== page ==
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The use of ultra-short pulses, producing very wide bandwidths and low spectral power density, are the widely accepted approach for ultra-wideband (UWB) communication systems. This approach is simple and can be implemented with current digital signal processing technologies. However, surface acoustic wave (SAW) devices have the capability of producing complex signals with wide bandwidths and relatively high frequency operation. This approach, using SAW based correlators, eliminates many of the costly components that are needed in the IF block in the transmitter and receiver, and reduces many of the signal processing requirements. This work presents the development of SAW correlators using orthogonal frequency coding (OFC) for use in UWB spread spectrum communication systems. OFC and pseudo-noise (PN) coding provide a means for UWB spreading of data. The use of OFC spectrally spreads a PN sequence beyond that of code division multiple access (CDMA) because of the increased bandwidth providing an improvement in processing gain. The transceiver approach is still very similar to that of a CDMA but provides greater code diversity. Experimental results of a SAW filter designed with OFC transducers are presented. The SAW correlation filter was designed using seven contiguous chip frequencies within the transducer. SAW correlators with a 29% fractional bandwidth were fabricated on lithium niobate (LiNbO3) having a center frequency of 250 MHz. A coupling-of-modes (COM) model is used to predict the SAW filter response experimentally and is compared to the measured data. Good correlation between the predicted COM responses and the measured device data is obtained. Discussion of the design, analysis, and measurements are presented. The experimental matched filter results are shown for the OFC device and are compared to the ideal correlation. The results demonstrate the OFC SAW device concept for UWB communication transceivers.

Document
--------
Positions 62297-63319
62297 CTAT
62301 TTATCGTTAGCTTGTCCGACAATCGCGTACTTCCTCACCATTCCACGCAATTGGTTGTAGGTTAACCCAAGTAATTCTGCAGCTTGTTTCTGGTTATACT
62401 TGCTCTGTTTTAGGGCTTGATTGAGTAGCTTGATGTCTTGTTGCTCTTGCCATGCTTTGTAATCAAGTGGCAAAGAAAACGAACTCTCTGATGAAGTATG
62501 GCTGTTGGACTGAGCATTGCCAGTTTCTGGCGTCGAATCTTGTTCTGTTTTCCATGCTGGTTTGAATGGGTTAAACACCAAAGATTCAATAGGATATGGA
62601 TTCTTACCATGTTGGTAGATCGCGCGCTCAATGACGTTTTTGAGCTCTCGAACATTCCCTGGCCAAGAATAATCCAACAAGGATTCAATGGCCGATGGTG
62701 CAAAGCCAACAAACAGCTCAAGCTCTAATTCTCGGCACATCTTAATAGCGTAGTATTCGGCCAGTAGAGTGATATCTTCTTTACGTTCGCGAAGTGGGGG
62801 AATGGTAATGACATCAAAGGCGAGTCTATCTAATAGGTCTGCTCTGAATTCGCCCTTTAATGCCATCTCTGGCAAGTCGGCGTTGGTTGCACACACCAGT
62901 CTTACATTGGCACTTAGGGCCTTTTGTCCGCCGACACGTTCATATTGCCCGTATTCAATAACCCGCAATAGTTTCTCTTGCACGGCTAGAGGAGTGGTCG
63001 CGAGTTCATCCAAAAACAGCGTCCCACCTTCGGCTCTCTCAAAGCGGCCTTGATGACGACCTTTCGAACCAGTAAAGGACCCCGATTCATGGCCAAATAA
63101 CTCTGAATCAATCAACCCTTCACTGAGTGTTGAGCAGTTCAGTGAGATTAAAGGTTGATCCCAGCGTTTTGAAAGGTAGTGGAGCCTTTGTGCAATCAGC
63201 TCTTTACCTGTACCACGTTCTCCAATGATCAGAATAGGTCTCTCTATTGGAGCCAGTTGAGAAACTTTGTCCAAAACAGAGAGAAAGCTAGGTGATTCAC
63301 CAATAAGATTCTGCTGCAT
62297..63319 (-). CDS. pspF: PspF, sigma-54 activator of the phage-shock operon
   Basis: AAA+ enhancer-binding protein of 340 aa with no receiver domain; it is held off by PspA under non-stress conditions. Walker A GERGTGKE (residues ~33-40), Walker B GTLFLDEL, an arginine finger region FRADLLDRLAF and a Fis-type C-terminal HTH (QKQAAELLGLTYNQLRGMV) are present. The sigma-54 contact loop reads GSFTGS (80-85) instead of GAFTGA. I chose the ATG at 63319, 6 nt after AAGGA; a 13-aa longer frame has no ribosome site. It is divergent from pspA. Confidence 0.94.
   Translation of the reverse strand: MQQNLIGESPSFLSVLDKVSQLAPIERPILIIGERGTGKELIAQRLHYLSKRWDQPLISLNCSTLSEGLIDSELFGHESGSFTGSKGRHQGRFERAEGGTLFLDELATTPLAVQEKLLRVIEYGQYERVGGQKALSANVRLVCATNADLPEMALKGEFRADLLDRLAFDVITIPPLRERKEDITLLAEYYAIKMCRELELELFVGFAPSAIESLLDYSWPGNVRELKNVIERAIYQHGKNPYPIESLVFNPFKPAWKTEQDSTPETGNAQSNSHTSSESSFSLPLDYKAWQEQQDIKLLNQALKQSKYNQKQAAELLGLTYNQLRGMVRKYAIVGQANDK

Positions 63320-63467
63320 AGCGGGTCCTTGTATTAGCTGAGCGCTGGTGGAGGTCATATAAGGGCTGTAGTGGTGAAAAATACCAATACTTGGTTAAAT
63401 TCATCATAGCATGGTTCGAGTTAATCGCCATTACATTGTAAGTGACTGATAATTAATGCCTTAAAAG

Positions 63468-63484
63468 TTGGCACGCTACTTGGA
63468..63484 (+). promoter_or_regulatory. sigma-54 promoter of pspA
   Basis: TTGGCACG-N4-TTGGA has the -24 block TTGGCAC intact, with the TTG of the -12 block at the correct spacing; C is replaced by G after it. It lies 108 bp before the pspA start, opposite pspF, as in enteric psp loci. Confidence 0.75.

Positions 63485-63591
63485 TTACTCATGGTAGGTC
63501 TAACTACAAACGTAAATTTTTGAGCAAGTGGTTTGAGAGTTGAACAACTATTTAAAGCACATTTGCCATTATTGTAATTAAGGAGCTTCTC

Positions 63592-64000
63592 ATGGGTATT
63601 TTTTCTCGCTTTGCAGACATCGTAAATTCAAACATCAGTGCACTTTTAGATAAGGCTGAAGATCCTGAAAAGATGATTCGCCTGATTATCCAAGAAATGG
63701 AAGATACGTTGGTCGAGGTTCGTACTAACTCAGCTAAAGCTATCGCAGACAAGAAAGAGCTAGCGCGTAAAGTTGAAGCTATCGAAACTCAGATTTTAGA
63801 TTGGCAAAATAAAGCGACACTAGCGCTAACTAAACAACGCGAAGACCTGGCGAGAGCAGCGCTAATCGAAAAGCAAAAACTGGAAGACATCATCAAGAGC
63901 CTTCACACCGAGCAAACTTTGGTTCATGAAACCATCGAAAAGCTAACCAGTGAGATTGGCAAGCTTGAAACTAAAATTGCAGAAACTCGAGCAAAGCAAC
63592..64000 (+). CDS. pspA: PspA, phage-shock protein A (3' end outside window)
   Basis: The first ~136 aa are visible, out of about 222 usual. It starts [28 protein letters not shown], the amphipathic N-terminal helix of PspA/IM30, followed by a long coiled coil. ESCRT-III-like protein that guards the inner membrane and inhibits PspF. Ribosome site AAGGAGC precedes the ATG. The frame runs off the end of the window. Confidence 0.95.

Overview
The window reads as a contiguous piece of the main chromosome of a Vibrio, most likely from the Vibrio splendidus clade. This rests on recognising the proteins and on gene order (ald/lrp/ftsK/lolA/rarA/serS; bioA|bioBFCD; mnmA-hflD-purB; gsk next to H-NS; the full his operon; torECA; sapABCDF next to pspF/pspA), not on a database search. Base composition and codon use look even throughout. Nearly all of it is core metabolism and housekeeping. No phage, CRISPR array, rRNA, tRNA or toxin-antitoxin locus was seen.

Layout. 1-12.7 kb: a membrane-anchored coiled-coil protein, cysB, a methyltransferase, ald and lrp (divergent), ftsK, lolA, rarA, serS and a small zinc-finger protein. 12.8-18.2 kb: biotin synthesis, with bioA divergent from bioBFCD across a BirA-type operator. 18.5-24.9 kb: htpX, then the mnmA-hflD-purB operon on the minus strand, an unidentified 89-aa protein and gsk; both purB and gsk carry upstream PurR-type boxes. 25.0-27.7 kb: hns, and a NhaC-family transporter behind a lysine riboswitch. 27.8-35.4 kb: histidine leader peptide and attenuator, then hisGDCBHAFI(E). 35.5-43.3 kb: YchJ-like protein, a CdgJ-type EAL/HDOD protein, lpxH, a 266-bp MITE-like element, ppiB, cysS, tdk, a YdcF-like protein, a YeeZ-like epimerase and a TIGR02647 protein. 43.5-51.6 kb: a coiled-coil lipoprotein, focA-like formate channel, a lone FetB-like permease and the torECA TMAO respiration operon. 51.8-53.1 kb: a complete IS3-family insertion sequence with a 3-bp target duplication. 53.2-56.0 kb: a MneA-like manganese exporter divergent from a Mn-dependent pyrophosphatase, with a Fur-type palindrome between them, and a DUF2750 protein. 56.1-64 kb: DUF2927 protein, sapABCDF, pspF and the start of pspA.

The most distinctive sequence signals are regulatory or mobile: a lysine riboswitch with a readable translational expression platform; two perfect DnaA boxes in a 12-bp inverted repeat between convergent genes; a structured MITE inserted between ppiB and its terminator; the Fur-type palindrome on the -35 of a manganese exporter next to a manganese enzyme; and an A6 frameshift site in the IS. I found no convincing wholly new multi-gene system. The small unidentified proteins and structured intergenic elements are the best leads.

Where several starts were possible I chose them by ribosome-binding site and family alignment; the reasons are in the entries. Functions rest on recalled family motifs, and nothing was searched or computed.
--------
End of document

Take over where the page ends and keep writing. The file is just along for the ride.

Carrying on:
Ultrasonics, Ferroelectrics and Frequency Control, IEEE Transactions on (Volume:55 , Issue: 3 )
Date of Publication: March 2008